The Steven Mayoff Film Festival opened with Steven’s second film, Happy Birthday to Me, so it had to end with his first and only other film appearance to date, Hog Wild. It stars Tony Rosato of SCTV fame. It is a terrible movie. And although he appears in the credits as “Chubby Cadet”, Steven was actually nowhere to be seen! It could have been him in a bathrobe in a hallway near the beginning, but he can’t remember, and it was such a brief shot it was difficult to tell. I watched the whole thing to see if he would appear, but no Steven.
Real Professional Actor Matt Craven was also in both of those illustrious movies, so that’s something, I guess. Craven was also in the single-season TV series L.A. Doctors with my NTS classmate, Rick Roberts. I wouldn’t have dreamed that I had at least two tenuous connections to Matt Craven.
The made-in-Canada-but-starring-Americans slasher movie Happy Birthday to Me was released 40 years ago today. Even through I’m not a horror movie fan, we watched the whole darn thing tonight, wall-to-wall gore, buckets of blood, screaming teens. I did the classic wimpy thing of covering my eyes when the yucky bits came on.
So why watch a scary movie when you don’t like them? Because my husband is in it, that’s why! Yes, now that I’ve mentioned it, you’ll remember his pivotal role as “Police Officer.” He has an entry in IMDb and everything, even though he’s called Stephen there and not Steven. I needn’t make fun as I don’t have any movie credits, and he has two (he was “Chubby Cadet” in another Canadian classic, Hog Wild).
Happy Birthday to Me starred Melissa Sue Anderson, who played the older sister Mary Ingalls on Little House On The Prairies, and Glenn Ford, who was in tons of classic Hollywood movies including Gilda, The Big Heat and Blackboard Jungle. Ford was born in Quebec, so must have gotten a kick out of being in Montreal for the shoot. (Or he just needed the money. I bet he probably just needed the money.) If Wikipedia is to be believed, Anderson later moved to Montreal with her family and they all became Canadian citizens, so she must have had fun, too.
The rest of the cast is filled with names and faces you’ll recognize if you watched Canadian TV in the 70s and 80s. Most of them probably did at least one episode of Street Legal or King of Kensington. And a lot of them were theatre actors who welcomed small parts in dumb American movies shot in Canada, because that’s what pays the bills. Frances Hyland was a much-beloved Canadian theatre star. Lenore Zann had at least one season at the Charlottetown Festival right after this movie before eventually entering provincial and now federal politics in Nova Scotia. Ron Lea had been at the National Theatre School with Steven, and I worked with the lovely Lesleh Donaldson on the play How Could You, Mrs. Dick? David Eisner, Matt Craven, and Louis Del Grande are all in there. Even Maurice Podbrey, who founded and led the Cenatur Theatre in Montreal, had a role in this goofy film.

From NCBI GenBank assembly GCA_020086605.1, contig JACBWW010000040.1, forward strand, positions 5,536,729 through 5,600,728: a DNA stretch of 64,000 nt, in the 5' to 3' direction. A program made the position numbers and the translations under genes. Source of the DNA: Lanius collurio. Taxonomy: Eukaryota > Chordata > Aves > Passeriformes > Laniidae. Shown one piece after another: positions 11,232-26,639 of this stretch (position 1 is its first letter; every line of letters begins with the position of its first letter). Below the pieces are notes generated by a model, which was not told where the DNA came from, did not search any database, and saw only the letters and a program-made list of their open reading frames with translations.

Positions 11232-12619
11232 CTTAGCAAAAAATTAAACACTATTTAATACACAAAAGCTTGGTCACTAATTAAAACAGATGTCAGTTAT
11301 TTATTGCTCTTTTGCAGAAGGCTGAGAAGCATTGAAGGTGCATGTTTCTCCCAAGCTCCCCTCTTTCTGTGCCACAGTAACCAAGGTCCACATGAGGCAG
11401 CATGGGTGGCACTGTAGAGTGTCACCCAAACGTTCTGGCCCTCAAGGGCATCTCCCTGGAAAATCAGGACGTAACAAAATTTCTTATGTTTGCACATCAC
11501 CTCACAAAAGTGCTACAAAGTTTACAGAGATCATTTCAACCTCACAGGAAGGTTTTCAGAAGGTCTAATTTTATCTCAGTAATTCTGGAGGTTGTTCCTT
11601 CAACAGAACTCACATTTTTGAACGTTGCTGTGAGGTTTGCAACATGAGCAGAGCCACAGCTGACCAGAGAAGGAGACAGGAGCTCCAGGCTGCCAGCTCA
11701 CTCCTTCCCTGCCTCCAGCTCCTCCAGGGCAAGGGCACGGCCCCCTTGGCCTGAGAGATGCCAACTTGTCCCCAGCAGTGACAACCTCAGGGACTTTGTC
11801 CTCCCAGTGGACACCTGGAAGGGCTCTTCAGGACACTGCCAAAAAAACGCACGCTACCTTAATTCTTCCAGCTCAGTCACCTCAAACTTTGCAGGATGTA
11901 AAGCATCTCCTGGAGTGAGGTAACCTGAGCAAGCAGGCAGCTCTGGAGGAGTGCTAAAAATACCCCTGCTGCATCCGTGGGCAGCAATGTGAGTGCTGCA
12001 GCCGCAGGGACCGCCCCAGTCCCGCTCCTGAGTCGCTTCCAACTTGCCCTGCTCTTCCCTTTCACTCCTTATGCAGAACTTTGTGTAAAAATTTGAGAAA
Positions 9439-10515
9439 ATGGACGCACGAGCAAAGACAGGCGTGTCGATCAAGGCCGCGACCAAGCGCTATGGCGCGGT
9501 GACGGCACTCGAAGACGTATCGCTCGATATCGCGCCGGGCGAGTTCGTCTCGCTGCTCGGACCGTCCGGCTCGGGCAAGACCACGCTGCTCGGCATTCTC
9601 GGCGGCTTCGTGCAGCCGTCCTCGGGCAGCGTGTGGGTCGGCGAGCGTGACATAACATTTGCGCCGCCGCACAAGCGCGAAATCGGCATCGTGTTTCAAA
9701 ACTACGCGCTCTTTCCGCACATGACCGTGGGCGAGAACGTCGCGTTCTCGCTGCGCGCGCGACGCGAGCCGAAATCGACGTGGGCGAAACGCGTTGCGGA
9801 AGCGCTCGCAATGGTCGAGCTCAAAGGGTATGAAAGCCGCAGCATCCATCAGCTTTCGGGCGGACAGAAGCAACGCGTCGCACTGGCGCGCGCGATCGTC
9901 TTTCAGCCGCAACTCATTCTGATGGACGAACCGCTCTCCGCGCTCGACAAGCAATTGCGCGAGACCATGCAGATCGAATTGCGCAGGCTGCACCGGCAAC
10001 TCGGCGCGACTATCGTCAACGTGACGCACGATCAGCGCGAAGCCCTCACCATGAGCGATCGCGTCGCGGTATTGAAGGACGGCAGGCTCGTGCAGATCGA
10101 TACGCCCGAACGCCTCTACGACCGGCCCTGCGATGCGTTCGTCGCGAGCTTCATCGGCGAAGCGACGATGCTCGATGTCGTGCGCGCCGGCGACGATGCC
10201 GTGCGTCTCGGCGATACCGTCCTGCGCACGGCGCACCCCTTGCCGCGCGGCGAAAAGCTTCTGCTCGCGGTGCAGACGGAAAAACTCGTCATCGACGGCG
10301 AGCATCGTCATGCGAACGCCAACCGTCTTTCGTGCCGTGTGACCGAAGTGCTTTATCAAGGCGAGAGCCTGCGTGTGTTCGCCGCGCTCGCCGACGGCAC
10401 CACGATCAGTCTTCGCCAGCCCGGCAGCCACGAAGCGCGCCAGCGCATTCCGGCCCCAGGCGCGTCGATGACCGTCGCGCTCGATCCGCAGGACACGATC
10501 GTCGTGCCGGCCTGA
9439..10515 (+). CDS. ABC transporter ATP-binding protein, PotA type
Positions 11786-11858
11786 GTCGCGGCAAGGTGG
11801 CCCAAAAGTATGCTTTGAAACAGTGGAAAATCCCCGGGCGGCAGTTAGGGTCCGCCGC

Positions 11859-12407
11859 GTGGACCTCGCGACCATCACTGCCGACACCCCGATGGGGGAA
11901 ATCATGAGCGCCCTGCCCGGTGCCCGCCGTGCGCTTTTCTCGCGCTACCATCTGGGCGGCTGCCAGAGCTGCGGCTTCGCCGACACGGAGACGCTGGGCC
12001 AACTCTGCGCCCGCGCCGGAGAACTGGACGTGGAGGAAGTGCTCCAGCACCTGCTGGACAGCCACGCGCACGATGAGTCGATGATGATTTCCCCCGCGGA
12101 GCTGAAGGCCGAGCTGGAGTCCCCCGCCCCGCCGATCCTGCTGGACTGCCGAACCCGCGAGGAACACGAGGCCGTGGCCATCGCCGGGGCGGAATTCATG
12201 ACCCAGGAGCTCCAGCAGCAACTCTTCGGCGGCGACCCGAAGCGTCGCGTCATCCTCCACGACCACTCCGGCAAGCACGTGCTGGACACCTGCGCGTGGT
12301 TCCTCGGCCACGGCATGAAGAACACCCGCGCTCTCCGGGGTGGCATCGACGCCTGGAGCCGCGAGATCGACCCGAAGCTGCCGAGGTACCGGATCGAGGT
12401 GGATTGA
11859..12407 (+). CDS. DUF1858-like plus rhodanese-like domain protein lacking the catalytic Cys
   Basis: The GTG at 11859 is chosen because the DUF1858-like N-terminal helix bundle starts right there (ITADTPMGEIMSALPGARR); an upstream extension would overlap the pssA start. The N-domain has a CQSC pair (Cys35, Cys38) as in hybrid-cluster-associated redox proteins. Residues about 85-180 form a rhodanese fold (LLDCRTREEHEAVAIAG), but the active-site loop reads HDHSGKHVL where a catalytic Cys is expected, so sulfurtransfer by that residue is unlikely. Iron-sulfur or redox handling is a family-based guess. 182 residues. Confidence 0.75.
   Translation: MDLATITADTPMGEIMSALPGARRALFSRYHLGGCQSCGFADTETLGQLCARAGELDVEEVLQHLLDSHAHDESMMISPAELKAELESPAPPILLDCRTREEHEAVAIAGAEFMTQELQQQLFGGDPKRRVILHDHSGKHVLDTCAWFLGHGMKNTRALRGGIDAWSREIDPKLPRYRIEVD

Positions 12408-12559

I tried to interview Mr. Mayoff about his experience on set, but he didn’t have much to report, no gossip except that Mr. Ford didn’t want anyone watching him film his scenes, so the set would be cleared. Steven said Frances Hyland said something nice to him, but he doesn’t remember what it was. No reports of fist fights or how good craft services was or anything. Oh well.
Beyond Steven’s star turn, there weren’t any really outstanding performances. Hyland gave it her all, and managed somehow to retain her dignity. I actually enjoyed the movie much more than I thought I would. It’s a pretty terrible script, but it was so ridiculous that it was funny.
I’ll leave you with photos of Steven delivering his one line, in both Spanish and Japanese subtitles. He was hired as an extra, given a line, and the rest is Canadian movie history. There are no small parts, only small actors with big hats that hide their faces.
Steven recently posted The Mirror on SoundCloud, a song he wrote with his friend, Ted Dykstra, for their yet-to-be produced musical, Dorian, based on Oscar Wilde’s The Picture of Dorian Gray.
While the recording is a bit sketchy from a wobbly old cassette, the performers are straight up Canadian music royalty. Stratford Festival star Lucy Peacock is on lead vocals, Paul Hoffert from the band Lighthouse is on organ, Creighton Doane on drums and Kevin Breit on guitar. Steven’s not sure of backup vocals, but I would guess Melanie Doane and Damhnait Doyle are likely in there, maybe Terry Hatty, no doubt Ted, definitely not Steven.
Speaking of Ted, it’s 25 years since he and Richard Greenblatt premiered their play 2 Pianos, 4 Hands at the Tarragon Theatre in Toronto. Mirvish Productions just released a podcast interview with Ted and Richard and their devoted stage manager, Beatrice Campbell, my pal and classmate from the National Theatre School of Canada. Stage managers are NEVER included in such things, so it’s lovely to see Bea tell her stories.
Steven and Ted are working on a new show based on the Greek myth of Dionysus (no, it’s not contractual that they only work on subjects starting with D!), so poor old Dorian must be feeling a bit left out, like a forgotten painting in an attic or something.